So here I am another year older. I am now officially as old as God’s dog. Bloody hell, who’d have thought it? There are, of course, people older than me who would scoff and call me a spring chicken. And they would be quite justified in that. But just let me have a little reminisce before the ageing process goes too far and I end up in some depressing institution dribbling into my soup.
Yesterday – the day of the sixty second anniversary of my birth – I was lucky enough to spend at COTA. Yes, I’m in the good old U,S of A, land of the acronym ruled over by POTUS and FLOTUS. From listening to some over here the former could stand for President Orange, Totally Useless Shit. Others may have it as, Prosperity Over Trumps Utopian States. Just depends who you listen to. It’s a bit like Brexit without other countries being involved.
Anyway – COTA – Circuit Of The Americas, for those who don’t know about such things. Yes, I treated myself to the American Formula One Grand Prix. I’m over here visiting family, so it would be rude not to really, wouldn’t it. So resplendent in Red Bull team shirt and cowboy hat I ventured forth. In the rain! Now I should explain that when it rains here it does actually rain. It comes down all at once in galvanised buckets. Before you know it you’re up to your wheel trims in water. Pardon? No of course we don’t walk anywhere, that’s just not the American way.
As luck would have it once we reached the circuit, God’s dog must have been looking down. The skies cleared, the sun shone and apart from Max Verstappen being cruelly robbed at the end I thoroughly enjoyed my treat.
Which led me to thinking. Over the years, who stand out in the memory as sportsmen I have seen in the flesh. No, not naked madam, I’m not some sort of changing room voyeur. It’s a bit like those lists you get on Facebook. I’m sure you have your own. These are mine.
Top of the list has to be The Holy Trinity. Yes, Best, Law and Charlton all on the pitch at the same time. I have to say that most of my footballing experiences were down at West Bromwich Albion’s ground. Back in the day that was hard enough to get to, let alone what must surely have been a three day trek to Old Trafford. Strangely they drew two apiece. United were losing in the first half two – nil. At half time Matt Busby must have said give the ball to George. They did, and someone sprinkled magic football dust on the ground. Bestie swayed and shimmied as only he could. Law headed in and Bobby Charlton struck a ball (not the flimsy plastic things of today) from twenty yards out which hit the back of the net like a thunderbolt.
At the same ground I saw that other trinity, albeit individually, Hurst, Moore and Peters. In another two all draw I witnessed first hand why Martin Peters was called ‘The Ghost.’ Across came the ball, no one was there until I swear that a trap door opened in the ground, out popped our man and headed home.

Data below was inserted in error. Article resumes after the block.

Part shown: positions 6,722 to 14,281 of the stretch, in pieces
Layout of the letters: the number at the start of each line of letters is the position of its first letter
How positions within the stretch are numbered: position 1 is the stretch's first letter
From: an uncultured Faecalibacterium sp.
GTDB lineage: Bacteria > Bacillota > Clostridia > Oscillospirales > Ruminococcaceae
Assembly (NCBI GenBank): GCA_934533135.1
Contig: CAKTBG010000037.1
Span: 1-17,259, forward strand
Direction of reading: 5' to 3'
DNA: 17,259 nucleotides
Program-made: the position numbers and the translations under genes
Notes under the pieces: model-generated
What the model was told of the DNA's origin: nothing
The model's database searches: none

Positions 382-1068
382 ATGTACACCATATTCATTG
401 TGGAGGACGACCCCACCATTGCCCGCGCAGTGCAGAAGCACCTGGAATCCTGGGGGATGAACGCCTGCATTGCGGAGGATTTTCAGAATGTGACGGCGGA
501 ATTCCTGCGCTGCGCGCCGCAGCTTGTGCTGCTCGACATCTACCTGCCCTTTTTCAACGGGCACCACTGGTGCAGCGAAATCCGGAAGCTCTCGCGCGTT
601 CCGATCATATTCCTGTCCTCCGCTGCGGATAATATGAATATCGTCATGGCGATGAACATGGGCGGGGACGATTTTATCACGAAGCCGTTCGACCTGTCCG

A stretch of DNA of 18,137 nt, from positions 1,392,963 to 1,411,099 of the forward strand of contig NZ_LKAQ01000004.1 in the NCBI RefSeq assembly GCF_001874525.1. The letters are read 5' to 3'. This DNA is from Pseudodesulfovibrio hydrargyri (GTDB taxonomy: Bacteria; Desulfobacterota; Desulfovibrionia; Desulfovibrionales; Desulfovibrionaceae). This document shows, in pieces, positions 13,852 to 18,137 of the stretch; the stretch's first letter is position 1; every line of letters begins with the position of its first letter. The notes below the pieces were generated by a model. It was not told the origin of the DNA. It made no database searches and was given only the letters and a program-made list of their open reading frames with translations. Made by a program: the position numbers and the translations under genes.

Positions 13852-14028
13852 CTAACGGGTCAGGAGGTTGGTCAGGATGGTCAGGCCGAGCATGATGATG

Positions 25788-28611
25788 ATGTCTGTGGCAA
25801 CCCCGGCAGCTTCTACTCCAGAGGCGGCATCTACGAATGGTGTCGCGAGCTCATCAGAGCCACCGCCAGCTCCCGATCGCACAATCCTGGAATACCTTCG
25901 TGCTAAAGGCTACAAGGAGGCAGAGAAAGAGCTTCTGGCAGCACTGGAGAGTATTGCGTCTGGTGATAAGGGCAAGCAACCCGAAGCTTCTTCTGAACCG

Cricket. Ah yes. On Saturday mornings Dad went to work. In doing so he had to pass Edgbaston, home of Warwickshire County Cricket Club. He’d throw me out on the way and pick me up coming back. I saw the legend which was Godfrey Evans playing for the Cavaliers in the swan song of his wicket keeping career. Other great names from the past, the two Fred’s, Trueman and Titmus, Bob Willis, Dennis Amis, Farouk Engineer, Gary Sobers. So many, but the one that stood out for me was the great West Indies player, Clive Lloyd. I always loved watching him, such a charismatic figure and I even played my own part in a test match, England v West Indies. The match, on Saturday as usual, was underway. All was going well until play was suddenly stopped. The crowd began to boo and jeer. I could make out cries of ‘sit down!’ through the din. Clive Lloyd was waving his arms, seemingly in my direction. Some idiot, it appeared, had wandered in front of the sight screen – a huge white board which shielded the ball from the crowd so that the batsman could see it coming. ‘How was the match?’ asked Dad when he picked me up. ‘Great.’ I replied, wondering if I blushed as much then as I had when I sat down with indecent haste that sunny afternoon.
At Cosford in 1981, Sebastian Coe broke the world indoor 800m record. I was there with my Dad and brother. Dad had been a racing cyclist in his youth. Both of them ran marathons for ‘fun.’ That gene thankfully missed me!
And so, back to the Grand Prix, at Zandvoort in the era of Mansell and Senna but perhaps more memorably my first at Brands Hatch, not perhaps for the race but for getting there. My Morris 1000 broke down on the way, but after a quick pit stop (and hastily joining the AA) I arrived in time to see Emerson Fittipaldi beat Jackie Stewart. The next year at Silverstone nearly half the field were taken out when Jody Scheckter crashed at the end of the first lap. What names though! Some still here but most long gone in pursuit of their sport. Hill, Peterson, Lauda, Hulme , Amon, Reutemann, Revson, Oliver, Ickx, Cevert and the never to be forgotten Jean-Pierre Beltois if only for the fact that I got his autograph even though I had no idea who he was, except that he must be a driver because he wore overalls.
So – thanks for the birthday wishes and allowing a sad old git to reminisce for a bit.
I wonder what I’ll do next?